It’s a very big day. Applause, cheers and deep thumping beats belie the athletic atmosphere.
This is no stadium, but a large, festive room on Lockheed Martin’s sprawling campus in Fort Worth. Dozens of students with hundreds of relatives and Lockheed employees are celebrating signing day.
Four soon-to-graduate college kids are about to leave Lockheed Martin’s internship program and join the defense company’s engineering team full time.
One of them is Amy Hughes. The A&M engineering student graduates next year, but she started her Lockheed internship back in high school in Arlington.
“I just signed a contract with Mission Systems Combat Avionic Systems for F-35,” she said. "I’ll be working on the brain of the F-35.”
This year, Lockheed Martin has been ramping up production of the F-35, its next-generation stealth fighter jet.
Of the Lockheed interns signing employment contracts, Hughes is the only woman.
“Being a girl in a [male-dominated] field was no problem because most of my friends growing up were guys,” Hughes said. “It was just something I fit right into. It’s actually been kind of a blessing because you know you automatically stand out. And it’s in a field that women can really excel, and we’re pioneering a way to get more and more women each year.”
Lockheed Martin’s internship program is pioneering in its own way.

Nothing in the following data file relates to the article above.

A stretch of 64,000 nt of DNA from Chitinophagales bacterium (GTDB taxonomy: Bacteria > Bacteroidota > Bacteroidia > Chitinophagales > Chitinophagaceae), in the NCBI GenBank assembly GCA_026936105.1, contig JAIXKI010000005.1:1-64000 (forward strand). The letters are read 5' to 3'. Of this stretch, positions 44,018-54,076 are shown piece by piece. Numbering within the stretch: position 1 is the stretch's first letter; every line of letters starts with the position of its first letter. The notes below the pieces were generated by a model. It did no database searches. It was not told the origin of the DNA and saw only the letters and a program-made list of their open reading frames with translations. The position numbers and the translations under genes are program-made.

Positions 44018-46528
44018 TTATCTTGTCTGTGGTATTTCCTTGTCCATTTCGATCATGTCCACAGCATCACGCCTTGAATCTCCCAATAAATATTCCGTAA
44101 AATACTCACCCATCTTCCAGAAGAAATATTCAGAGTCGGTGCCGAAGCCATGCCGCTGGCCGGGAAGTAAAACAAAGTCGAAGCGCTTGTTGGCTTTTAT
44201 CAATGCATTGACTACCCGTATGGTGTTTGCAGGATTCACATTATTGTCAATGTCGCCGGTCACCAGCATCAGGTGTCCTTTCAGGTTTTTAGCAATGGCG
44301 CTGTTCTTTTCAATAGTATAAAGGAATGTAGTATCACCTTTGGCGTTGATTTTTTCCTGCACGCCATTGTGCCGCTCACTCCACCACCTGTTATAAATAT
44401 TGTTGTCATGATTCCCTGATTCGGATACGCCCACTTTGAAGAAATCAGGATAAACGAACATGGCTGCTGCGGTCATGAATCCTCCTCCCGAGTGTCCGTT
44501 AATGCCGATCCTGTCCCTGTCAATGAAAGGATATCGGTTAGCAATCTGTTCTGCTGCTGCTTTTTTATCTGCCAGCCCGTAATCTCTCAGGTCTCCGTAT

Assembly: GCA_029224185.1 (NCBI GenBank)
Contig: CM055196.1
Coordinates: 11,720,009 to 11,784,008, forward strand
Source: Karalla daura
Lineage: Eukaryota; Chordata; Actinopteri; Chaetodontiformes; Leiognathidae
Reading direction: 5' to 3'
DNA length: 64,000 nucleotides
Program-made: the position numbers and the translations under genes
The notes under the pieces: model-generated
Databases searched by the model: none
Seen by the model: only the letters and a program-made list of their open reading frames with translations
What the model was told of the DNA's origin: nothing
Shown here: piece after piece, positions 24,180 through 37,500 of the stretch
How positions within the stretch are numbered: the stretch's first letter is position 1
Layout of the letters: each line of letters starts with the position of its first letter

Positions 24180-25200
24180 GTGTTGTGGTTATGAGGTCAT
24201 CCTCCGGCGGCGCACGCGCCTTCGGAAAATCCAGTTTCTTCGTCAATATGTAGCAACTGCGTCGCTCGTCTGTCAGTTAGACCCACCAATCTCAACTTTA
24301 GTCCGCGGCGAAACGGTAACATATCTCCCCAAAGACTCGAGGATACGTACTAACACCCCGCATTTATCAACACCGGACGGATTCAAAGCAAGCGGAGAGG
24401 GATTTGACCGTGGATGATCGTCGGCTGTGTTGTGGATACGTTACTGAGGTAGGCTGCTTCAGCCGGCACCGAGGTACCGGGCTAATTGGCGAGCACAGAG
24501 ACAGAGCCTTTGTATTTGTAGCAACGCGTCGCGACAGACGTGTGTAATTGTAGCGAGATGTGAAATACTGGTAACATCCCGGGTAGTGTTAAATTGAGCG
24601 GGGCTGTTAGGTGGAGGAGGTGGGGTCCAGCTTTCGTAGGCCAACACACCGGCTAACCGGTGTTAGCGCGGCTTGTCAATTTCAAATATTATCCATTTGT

Molly Thompson, vice president of the Cooperative Education and Internship Association, says she doesn’t know of any other programs where the “employer is engaging the student in high school and then tracking them through college.”
Lockheed Martin came up with this approach out of frustration. The company runs several student programs in science, technology, engineering and math. But its lead human resources representative Laura Hopkins says despite the efforts, the company still struggles to find enough STEM workers.
“We needed that return on investment to make those STEM efforts live, and so this is what we came up with,” Thompson said. “The goal was: How do we come up with a program that really provides a talent pipeline that’s viable into the future?”
To nab good talent early — in high school — Lockheed Martin needed to know younger students could meet its standards.
More than four years ago, Arlington Independent School District Superintendent Marcelo Cavazos made the pitch. He told them his high school kids used a STEM curriculum by national nonprofit Project Lead The Way that met both school and business standards.
“We used that, quite frankly, as a lever in our discussions with a Lockheed Martin and other industry partners,” Cavazos said.
And it worked.
Arlington launched the program in 2014. The students signing this year represent the inaugural class of Lockheed Martin’s high school-to-hire internship program. That program’s now expanded to a diverse group of 47 high school seniors, including new intern Ozioma Mgbahurike.
“I feel really special that I was one of the people they selected to join this prestigious program because it leads to job opportunities in the future,” Mgbahurike said.
“Some people in college don’t even get this opportunity and I’m a high school student who gets to work with these big facilities," he continued. "And through networking, I can meet some more people later on in life and it could set me up for a career in engineering.”
That’s what Lockheed Martin’s banking on anyway along with the original Arlington, and now Crowley, Fort Worth and Keller independent school districts.